Rows of slender Claude Glass lenses shaded in rainbow coloured hues lined one wall of the gallery. A video work documented the artist at night in a field as she quantified the ground with a continually clicking measuring stick, mapping, surveying, the warm glow of torch-light creating a ghost-like continu­ ation of the circular Claude Glass motif. Similarly intimate in feel was a small photograph of a pastoral theme (a field in the artist's home of Canterbury), flawlessly rendered in obeisance to the rules of the picturesque; a perfect scene, with copses of trees framing to right and left and the horizon line hanging in exact proportion.


Noonan's studies into the theme of the Claude Glass lent the exhibition an investigative feel that was in line with the theme of colonial exploration and examination. The exhibition expanded in different direc­tions like a spider's web, took different routes. This emphasis on journey, or process was reinforced by an element of entropy in some of the works, particularly the rolls of turf, which were subject to a process of disintegration.

The work in the exhibition which held the most emotional charge was a large black convex lens fixed to one wall, its dark density a direct contrast to the egg-shell like delicacy of the smaller lenses. This work elicited a host of references. In the eighteenth century, the Claude Glass was also known as "the black mirror". Black mirrors are used in esoteric practices as vehicles of shamanistic journeying, to access self­-knowledge -to find oneself. A mirror-like locus of self-reflection and interiority. A pool of introspection. Narcissus' pool? Satan's mirror of ambiguities and distorted truths?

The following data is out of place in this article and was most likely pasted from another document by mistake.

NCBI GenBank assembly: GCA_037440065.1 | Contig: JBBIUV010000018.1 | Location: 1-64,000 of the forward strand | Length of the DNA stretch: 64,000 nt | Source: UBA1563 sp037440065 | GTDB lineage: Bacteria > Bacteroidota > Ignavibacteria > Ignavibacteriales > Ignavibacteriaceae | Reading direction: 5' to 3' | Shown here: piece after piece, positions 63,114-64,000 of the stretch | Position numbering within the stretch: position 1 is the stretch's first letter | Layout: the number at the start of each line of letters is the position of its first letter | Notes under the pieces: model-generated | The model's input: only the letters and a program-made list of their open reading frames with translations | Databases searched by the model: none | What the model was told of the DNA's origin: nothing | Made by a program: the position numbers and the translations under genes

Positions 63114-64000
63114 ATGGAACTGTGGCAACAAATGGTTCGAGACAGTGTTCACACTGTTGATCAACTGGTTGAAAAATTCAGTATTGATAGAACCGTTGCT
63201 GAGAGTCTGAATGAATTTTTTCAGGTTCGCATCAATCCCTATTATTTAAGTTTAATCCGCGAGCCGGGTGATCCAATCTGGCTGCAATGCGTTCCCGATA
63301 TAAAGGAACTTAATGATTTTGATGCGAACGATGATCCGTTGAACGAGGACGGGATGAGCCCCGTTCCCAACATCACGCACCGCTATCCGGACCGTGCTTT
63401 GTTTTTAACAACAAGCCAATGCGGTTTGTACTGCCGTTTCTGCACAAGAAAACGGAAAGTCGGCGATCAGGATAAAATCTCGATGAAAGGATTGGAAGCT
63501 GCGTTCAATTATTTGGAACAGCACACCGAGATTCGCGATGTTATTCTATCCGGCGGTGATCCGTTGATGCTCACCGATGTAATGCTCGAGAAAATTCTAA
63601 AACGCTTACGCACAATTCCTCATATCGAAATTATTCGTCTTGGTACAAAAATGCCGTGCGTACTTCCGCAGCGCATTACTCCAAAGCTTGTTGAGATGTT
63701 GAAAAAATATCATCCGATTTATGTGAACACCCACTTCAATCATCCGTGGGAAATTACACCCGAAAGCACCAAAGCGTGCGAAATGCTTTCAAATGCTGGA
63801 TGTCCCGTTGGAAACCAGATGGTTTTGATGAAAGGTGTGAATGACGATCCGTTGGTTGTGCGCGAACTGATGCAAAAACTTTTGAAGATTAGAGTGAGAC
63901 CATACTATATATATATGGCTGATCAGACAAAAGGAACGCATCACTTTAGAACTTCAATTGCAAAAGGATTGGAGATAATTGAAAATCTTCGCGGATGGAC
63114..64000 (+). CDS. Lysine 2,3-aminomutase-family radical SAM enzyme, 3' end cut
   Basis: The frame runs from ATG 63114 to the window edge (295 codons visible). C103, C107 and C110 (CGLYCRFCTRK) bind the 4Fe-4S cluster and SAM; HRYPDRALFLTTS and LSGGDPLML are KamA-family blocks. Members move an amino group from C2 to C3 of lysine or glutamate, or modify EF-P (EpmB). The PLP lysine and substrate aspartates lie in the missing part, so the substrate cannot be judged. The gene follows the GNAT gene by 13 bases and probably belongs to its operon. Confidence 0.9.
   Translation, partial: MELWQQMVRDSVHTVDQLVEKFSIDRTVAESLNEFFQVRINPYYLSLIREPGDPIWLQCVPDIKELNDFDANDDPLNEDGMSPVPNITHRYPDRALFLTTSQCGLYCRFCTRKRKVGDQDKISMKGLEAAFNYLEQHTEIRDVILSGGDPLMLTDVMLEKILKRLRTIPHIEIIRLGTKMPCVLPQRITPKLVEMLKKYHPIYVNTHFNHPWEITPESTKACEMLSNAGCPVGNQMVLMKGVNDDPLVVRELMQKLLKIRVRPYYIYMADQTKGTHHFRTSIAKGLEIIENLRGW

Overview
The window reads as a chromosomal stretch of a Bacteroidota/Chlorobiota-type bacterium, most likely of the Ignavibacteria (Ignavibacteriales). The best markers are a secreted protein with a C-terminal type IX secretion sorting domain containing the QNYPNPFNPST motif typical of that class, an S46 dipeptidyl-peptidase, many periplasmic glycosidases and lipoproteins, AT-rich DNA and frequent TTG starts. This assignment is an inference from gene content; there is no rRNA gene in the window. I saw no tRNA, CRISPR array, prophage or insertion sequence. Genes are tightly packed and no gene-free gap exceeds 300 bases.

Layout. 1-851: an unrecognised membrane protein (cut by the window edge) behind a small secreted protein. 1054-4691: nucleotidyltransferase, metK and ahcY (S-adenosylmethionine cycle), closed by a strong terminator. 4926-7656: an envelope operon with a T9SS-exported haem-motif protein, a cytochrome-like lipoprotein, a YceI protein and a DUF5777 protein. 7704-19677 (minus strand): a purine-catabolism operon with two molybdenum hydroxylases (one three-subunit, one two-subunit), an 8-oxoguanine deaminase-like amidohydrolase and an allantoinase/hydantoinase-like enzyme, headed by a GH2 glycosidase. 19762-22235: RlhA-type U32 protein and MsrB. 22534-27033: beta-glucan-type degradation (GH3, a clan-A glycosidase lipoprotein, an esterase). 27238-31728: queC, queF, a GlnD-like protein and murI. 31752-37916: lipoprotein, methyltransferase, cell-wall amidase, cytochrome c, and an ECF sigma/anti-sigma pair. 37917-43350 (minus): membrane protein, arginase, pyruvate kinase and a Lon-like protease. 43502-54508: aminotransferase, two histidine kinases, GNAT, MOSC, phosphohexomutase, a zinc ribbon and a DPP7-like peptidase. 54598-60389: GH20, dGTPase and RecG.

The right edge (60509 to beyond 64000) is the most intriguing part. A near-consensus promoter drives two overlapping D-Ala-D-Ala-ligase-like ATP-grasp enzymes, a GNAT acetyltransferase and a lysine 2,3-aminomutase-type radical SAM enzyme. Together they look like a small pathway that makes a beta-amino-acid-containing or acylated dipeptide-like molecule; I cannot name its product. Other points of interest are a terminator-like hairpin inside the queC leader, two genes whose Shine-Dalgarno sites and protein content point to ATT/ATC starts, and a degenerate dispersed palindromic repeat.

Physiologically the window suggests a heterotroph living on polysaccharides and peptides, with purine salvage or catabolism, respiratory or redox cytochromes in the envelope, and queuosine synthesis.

We all hate home
And having to be there ...

So to hear it said
He walked out on the whole crowd
Leaves me flushed and stirred ...
... I'd go today,
Yes, swagger the nut-strewn roads,
Crouch in the fo'c'sle
Stubbly with goodness, if
It weren't so artificial ...3

The movement of people from place to place (whether they be nomads, travellers or exiles) is filled with myth making. Inthe mind of the traveller, both origin and destination can become interwoven with fabrications, stories, and ideas. The site of origin can become temporally static, while the site of destina­ tion is perceived as a hallowed land. Travellers can be transformed into both exotic strangers and 'sans papiers' -people to be feared or revered. To the traveller in a strange land, the Claude Glass assisted in  the fantasy of forging a sense of place. The device lent some familiarity to a landscape, imposed order on it, and created borders, limits to its overwhelming continuity.